June 29 – Day 23

After picking up some delicious breakfast pastries at No 9 Coffee Bar on Montague Street, we drove around the Lunenburg harbour to view the community for the Lunenburg Photo Spot (actually an official spot on the map). We then followed every little ocean road possible to Yarmouth where we ate a delicious light lunch at the Cape Forchu Lighthouse. This was one of the tallest lighthouses we saw on our journey, and it was open to climb to the top (which of course Warren did)! From there we continued to Digby for the night. The Digby Campground had great facilities and was a short, easy walk to the waterfront where we enjoyed live music and the famous Digby scallops!

June 30 – Day 24

This morning we followed the advice of a shop owner in Lunenberg and drove into Annapolis Royal. This is a very quaint village on the Bay of Fundy. Once again, we enjoyed excellent breakfast pastries from Arch & PO (food definitely became a theme of the trip). On our way out town, we stumbled upon the Still Fired distillery. This shop was amazing, with several delicious in-house vodkas and moonshines. They offer tastings before purchase, recipe cards for mixing drinks with their brews, and some cool branded clothing and glasses. The salesperson was exception in her knowledge and friendliness…needless to say, we left with several varieties!

After leaving Annapolis Royal, we continued along the Bay of Fundy to Windsor where we sadly left the coastline to head inland through Sackville to Laurie Provincial Park where we set up to spend a few nights.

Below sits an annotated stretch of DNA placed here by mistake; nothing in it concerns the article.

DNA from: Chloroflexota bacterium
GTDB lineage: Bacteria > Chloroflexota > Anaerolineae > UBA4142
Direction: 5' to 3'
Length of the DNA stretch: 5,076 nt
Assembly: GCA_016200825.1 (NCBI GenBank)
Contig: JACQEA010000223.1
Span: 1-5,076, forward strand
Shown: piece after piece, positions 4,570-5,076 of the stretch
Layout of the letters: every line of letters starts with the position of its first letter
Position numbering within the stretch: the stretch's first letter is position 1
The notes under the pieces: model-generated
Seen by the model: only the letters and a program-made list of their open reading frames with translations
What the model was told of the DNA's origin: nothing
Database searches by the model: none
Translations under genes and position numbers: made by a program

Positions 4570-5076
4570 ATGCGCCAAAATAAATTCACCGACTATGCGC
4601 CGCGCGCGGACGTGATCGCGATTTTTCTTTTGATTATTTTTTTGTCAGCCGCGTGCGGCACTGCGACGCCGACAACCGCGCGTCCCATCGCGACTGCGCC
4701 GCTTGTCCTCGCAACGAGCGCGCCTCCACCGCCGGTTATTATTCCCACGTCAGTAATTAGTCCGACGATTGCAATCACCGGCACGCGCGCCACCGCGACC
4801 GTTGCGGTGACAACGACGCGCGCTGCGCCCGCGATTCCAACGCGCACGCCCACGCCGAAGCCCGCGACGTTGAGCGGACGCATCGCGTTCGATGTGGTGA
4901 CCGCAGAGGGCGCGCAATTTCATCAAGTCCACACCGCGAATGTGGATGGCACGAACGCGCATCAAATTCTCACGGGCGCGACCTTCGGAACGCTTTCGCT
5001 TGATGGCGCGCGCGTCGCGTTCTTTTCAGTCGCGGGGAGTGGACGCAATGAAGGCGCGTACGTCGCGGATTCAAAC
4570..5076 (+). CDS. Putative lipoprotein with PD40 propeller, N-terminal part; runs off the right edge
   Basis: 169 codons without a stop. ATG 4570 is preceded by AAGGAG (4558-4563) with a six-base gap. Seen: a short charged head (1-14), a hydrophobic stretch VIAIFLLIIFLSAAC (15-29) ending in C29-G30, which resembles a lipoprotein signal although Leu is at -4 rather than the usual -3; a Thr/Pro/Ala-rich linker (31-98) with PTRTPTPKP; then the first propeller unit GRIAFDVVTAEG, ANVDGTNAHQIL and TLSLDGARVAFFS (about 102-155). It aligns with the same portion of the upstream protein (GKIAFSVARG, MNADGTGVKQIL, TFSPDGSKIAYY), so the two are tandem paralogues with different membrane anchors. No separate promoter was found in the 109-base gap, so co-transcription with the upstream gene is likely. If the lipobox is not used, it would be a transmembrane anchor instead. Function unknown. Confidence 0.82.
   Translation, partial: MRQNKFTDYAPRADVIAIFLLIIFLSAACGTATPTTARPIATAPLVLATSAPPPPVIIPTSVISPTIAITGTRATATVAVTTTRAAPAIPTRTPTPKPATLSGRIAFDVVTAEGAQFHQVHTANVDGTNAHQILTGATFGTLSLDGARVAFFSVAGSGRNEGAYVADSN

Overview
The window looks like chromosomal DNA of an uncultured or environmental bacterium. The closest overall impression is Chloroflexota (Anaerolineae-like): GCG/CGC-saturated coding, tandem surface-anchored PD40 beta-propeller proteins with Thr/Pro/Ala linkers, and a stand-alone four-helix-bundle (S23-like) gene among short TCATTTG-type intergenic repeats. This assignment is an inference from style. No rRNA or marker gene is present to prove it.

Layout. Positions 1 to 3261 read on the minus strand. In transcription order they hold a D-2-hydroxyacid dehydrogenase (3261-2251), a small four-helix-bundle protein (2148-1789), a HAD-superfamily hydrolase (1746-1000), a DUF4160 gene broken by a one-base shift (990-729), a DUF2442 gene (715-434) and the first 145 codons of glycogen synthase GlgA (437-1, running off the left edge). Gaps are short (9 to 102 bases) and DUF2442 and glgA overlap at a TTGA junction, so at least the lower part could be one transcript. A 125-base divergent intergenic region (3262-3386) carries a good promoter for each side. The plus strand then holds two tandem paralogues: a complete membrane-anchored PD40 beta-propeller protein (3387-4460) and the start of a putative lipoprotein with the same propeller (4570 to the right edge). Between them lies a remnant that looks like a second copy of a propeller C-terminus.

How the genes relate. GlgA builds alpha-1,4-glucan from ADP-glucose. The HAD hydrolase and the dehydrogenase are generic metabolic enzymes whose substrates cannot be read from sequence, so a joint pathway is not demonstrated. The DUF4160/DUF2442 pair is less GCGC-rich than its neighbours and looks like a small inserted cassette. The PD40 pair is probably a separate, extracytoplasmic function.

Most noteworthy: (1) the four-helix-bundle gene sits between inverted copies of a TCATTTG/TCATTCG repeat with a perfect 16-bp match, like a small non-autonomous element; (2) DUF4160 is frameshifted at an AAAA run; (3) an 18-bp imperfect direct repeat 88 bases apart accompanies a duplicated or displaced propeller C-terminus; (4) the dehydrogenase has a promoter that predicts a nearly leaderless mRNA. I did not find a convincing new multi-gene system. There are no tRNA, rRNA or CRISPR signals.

July 1 – Day 25

We had the pleasure of camping at Laurie Provincial Park with our daughter, her boyfriend, and their dog. This is a great park on Grand Lake. The sites have lots of trees, decent facilities, and a few different beaches. We played cards, ate well, and had a few drinks to celebrate Canada Day.

July 2 – Day 26

We found ourselves with an extra day, so we travelled through Truro, through Pictou to the Caribou ferry where we sailed off to Prince Edward Island. With a lot of rain and not a lot of time, we chose to drive the East Coastal Trail. A few highlights included the Panmure Island Beach, the Panmure Island lighthouse, Basin Head Beach (The Singing Beach), and the East Point lighthouse. There was an abundance or potato and corn farms to see everywhere we went. We made our way from East Point to Charlottetown where we stayed at the extremely busy KOA.

July 3 – Day 27

Before leaving Charlottetown, we drove through the harbour downtown, enjoyed breakfast at a little café, and also caught their weekly farmer’s market. From there we headed for the Confederation Bridge, which is pretty cool at 13 kms long, and headed back to Truro where spend the afternoon golfing again at the Brookfield Country Club. This was our second visit there as it has a casual atmosphere, reasonable prices, and allowed ride-alongs for a few of us who don’t golf. We said a sad goodbye to our daughter and her boyfriend before driving to Camper City in Moncton, NB for the night. This is another very busy campground with a lot of amenities that are great if you have children with you.

Missed Part 4? Read it here...